Hear My Prayer:
Choral Music of the English Romantics
His Majestie's Clerkes
Anne Heider, director
Cedille Records CDR 90000 036
". . . Immaculate discipline, radiant purity and expressive fervour. Impeccable production values add to the very real attractions of this Cedille release." (Gramophone)
"I'm going to keep this short because I want to run right back to the headphones and listen to this again. His Majestie's Clerkes . . . sing this stuff the way it was meant to be sung." (American Record Guide)
"This is a cappella choral singing at its best." (The Laser Disc Gazette)
The mixed choir His Majestie's Clerkes takes listeners to the heights of tonal beauty on this CD of rarely recorded, a cappella
music by three English Romantic composers of the early twentieth century - Vaughan Williams, Stanford, and Parry.
Best known to most concertgoers as a symphonist, Vaughan Williams is represented by a large-scale work for chorus, his Mass in G Minor (1922). The Chicago Tribune described the Clerkes' 1997 concert performance of this work as "rapt, strikingly beautiful . . . a genuinely moving experience." Sir Richard Terry, director of the Westminster Cathedral Choir and leader of the English a capella revival, called Vaughan Williams' mass "one of the greatest choral works of the century" for its fiery intensity and devotional spirit.
Stanford's complete Three Motets, Op. 38, includes the beloved, oft-performed Beati quorum via, familiar to choral audiences and singers alike. On the new CD, listeners have the rare opportunity to hear the Beati along with its companion works, Justorum animae, and Coelos ascendit hodie.
Parry's six searching, elegiac Songs of Farewell "represent his art at its deepest," notes The Penguin Guide to Compact Discs - especially the poignantly intense and beautiful harmonies of At the round earth's imagined corners. The songs, based on Biblical psalms and English poems, are considered Parry's most inspired works. In the CD notes, Anne Heider, the Clerkes' artistic director, observes, "The motets have a crescendo of texture, from four parts in the opening work to five, six, seven, and finally eight parts in the last, and a concomitant crescendo of emotional intensity, culminating in the anguished searching of Psalm 39 ["Lord, let me know mine end"]."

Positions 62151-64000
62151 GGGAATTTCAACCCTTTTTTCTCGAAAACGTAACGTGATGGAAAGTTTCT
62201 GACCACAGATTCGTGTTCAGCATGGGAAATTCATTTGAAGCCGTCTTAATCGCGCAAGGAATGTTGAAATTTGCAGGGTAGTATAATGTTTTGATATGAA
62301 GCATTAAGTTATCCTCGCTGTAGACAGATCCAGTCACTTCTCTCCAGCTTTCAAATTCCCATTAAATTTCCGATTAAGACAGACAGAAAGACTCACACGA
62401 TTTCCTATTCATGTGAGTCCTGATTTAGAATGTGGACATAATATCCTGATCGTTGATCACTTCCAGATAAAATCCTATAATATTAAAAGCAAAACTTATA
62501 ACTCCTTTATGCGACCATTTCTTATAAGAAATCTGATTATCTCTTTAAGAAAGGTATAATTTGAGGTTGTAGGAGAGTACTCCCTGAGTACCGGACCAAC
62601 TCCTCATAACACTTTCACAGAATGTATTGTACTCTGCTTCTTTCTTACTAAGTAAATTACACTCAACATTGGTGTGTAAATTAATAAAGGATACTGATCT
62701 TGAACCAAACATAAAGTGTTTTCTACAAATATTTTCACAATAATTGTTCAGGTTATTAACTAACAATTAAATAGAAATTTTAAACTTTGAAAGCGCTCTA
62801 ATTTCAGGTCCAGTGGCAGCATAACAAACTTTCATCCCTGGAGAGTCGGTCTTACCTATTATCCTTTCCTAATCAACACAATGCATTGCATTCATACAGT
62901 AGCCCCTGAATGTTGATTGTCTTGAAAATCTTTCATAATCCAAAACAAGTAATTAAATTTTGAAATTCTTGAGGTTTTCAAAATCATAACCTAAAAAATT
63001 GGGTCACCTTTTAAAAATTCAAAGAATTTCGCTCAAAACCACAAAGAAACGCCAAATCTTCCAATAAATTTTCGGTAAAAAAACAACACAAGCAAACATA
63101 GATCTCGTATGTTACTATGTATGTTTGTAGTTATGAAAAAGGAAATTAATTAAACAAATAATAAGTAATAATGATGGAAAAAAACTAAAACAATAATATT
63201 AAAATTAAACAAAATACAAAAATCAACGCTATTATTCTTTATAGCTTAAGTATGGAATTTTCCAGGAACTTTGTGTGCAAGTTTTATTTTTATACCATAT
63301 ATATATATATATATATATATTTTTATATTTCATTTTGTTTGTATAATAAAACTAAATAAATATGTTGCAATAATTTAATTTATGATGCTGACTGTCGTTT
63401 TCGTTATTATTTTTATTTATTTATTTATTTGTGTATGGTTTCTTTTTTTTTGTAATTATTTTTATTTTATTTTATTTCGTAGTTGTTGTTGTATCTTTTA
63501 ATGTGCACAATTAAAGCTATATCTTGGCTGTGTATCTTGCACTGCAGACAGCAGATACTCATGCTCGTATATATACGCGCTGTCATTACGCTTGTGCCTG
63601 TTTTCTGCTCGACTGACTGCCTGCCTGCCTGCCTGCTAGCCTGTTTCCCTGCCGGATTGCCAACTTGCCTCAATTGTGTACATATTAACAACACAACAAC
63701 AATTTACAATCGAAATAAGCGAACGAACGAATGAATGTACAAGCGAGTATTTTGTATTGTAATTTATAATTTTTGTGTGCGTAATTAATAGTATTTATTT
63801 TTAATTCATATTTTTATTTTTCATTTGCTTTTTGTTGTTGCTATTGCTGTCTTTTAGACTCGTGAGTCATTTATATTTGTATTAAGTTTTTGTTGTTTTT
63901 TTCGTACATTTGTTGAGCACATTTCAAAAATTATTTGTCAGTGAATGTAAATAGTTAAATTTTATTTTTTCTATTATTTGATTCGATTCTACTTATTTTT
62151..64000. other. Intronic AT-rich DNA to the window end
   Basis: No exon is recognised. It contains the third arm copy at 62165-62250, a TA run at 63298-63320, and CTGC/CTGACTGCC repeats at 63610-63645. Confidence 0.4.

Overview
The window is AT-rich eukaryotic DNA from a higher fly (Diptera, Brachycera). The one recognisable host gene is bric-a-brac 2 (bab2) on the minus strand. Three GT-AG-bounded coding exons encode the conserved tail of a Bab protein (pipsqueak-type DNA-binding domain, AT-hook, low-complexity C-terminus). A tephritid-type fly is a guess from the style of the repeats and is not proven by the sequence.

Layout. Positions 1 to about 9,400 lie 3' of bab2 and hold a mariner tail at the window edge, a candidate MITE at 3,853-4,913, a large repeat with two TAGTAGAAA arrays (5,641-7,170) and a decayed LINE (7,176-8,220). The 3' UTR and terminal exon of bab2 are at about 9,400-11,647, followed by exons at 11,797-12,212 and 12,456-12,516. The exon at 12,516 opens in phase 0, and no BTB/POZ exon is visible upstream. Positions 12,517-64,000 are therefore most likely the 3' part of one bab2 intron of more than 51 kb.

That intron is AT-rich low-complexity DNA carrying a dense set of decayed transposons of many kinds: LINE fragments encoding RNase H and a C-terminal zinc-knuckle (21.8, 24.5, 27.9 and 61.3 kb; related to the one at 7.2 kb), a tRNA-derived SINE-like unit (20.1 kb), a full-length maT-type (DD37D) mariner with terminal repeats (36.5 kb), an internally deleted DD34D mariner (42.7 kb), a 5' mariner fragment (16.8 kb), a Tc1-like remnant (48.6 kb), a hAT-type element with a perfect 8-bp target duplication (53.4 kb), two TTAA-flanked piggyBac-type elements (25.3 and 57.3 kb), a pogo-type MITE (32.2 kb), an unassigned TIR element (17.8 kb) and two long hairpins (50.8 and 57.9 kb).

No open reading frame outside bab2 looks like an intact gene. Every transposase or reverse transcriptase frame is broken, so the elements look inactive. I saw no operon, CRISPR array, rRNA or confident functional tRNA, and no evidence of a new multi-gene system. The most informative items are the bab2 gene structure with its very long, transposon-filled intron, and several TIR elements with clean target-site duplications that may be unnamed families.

Founded in 1982, His Majestie's Clerkes are known well beyond their hometown of Chicago through five previous recordings for the Centaur, Narada, and Harmonia Mundi labels and their nationally broadcast performances via WFMT Radio and National Public Radio's Performance Today. Heider describes the 24-member chorus and its listeners as sharing "a passion for beautiful sound in beautiful spaces."
"Clear, luminous tone is [their] trademark," affirms the Chicago Sun-Times. To capture that sound on disc, Cedille chose to use a single pair of Schoeps MK21 (near cardioid) mics. Producer Jim Ginsburg says the objective was to convey "the lustrous sound of the chorus and the warm, reverberant acoustic of the room while preserving the detail and texture of the counterpoint and polyphony."
to download the CD booklet.